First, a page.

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A lending hand to ‘tenderpreneurs’ that collates all available procurement opportunities

Helen Njoroge runs a digital platform that offers businesses a convenient and affordable accessto procurement data and opportunities

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By Ben Oduor

Faith Achieng’, a 24-year old diploma holder from Technical University of Kenya (TUK) was elated with the opportunity to try her hand in government contracting. The 30% government tenders guaranteed for the young people was the incentive. With the Kenyan government estimated to procure goods and services to the tune of Ksh300 billion, that is a guaranteed pool of Ksh90 billion.

But hope turned into despair. The company she registered failed to attract contracts as she had anticipated. It soon went dormant.

Achieng’s case is synonymous to the many youthful entrepreneurs eyeing tenders from organizations, especially government agencies.

Lack of adequate knowledge on procurement rules, regulations and the best practices as well as lack of technical know-how required to properly fill tender documents fails most companiesfrom accessing procurement opportunities.

Youth enterprises are further challenged with lack of financial know-how and credit facilities required to guarantee their tenders. Corrupt officers, on the other hand,share a portion of the blame.

A report released early this year by Hivos, revealed that only 7.7 per cent of the 30 per cent state tenders benefited the youth and disabled since the procurement policy was introduced in 2013.

“A sample of tenders worth Ksh5million and above, issued between 2013- 2016, show that only 7.71 per cent of tenders were awarded under AGPO. This proportion is significantly lower than the prescribed 30 per cent specified by law,” the report noted. Of the 2,232 tenders floatedby the state during the period of review, only 172 were awarded to AGPO registered firms.

According to Helen Njoroge, a board member of the Marketing Society of Kenya (MSK), accessing procurement opportunities, especially from the national government is a stringent process. First, accredited business owners must ensure their paperwork is in order and that they have submitted all requirements for the tender.

They must also ensure their pricing is right, having in mind that the procuring entity is most probably working with a budget. Thus costs, which include profits, have to fall within the budget.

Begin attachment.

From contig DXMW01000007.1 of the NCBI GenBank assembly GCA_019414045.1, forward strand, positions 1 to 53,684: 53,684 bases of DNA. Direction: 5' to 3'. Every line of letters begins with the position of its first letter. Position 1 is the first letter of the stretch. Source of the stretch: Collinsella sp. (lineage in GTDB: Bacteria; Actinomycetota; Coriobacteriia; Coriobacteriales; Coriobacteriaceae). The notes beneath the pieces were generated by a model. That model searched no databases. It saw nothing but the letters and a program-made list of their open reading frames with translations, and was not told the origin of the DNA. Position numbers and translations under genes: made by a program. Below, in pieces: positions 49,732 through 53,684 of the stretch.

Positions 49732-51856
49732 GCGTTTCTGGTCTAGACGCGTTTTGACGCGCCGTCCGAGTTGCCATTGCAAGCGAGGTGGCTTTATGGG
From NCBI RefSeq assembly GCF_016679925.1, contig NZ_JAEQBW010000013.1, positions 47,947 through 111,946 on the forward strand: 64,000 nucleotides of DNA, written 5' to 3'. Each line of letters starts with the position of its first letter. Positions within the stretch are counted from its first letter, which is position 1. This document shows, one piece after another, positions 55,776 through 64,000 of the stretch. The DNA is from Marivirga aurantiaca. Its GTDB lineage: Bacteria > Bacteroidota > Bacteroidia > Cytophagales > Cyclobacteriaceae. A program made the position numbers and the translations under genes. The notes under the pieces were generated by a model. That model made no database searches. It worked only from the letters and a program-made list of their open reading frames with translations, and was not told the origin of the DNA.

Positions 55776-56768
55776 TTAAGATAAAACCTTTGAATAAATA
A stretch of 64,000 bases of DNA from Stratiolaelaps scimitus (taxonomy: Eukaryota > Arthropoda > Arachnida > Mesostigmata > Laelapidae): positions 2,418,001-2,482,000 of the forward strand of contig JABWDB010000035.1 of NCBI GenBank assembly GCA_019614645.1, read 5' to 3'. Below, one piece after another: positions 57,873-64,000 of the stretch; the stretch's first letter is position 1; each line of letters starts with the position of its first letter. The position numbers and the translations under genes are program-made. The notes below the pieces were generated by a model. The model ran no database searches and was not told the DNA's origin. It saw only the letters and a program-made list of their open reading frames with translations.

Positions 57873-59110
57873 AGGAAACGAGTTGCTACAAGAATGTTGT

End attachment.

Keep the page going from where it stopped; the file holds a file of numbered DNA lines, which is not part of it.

“Sometimes businesses end up losing out on the tenders because they lack the right suppliers of their goods. Their quotes end up being higher. In my interaction with business people, especially those starting out, I encourage them to just start. One cannot learn on a day but for sure by the time you’re applying for your third time, you’ll be doing better than when you started,” Njoroge explains.

She says haste by most startups while applying for these opportunities has also denied them a chance, as many get to realize that other requirements, such as a manufacturer’s authorisation, haven’t been included in their documents they submitted.

“Some (applicants) do not read the fine print. If the procuring entity asks that you initially stamp all pages and you forget to do that then you are automatically penalised. Others end up simply submitting shoddy work and complain when the contract is not in their hands,” she says.

However, to attract these lucrative deals, Njoroge advises that applicants must be proactive and remain persistent. They must also show value to procuring entities and other service providers.

Njoroge speaks from a position of experience, having walked down the path of procurement business from five years ago.  Together with her partner, PerylAdudans, they founded Tenders Kenya to assist other business on the trade.

When starting out in 2013, she realized that most government tenders were advertised on newspapers, which was not only expensive, but also time consuming.

“So I thought of the youth who would not be in a position to buy at least two newspapers every day to spot the opportunities. That’s when we came up with the idea of an online portal where all business people would get access to this information,”Njoroge says.

 

Tenders Kenya is an online platform that provides information on procurement opportunities in Kenya.Initially, the firm provided information at no cost, hoping to generate adequate income through website ads.

 

It had also planned to partner with other establishments that could buy advertising space in the portal. But this wasn’t as viably profitable enough. The founders thus had to introduce other revenue models.

Overtime, they started offering subscription packages to businesses looking for procurement information.

 

They now also offer procuring entities an opportunity to float their tenders on the website as well as consultation and training opportunities to equip businesses with the know-how in tendering and winning contracts.

 

The entrepreneur says the platform saves clients both money and time. By paying an annual subscription fee of US$20 (Ksh2,000), clients are able to receive email alerts on available procurement opportunities.

 

With a workforce of four and subscriber base of 16,000, Njoroge says their main focus at the moment is to keep the portal up to speed with new trends and best practices in the global scene, ensuring that ‘our developers and other staff are well versed with our business model for minimal website downtime.’

 

The youthful entrepreneur, who got listed as one of Business Daily’s Top 40 Under 40 impactful female entrepreneurs in Kenya, says the firm is geared for a bright future.

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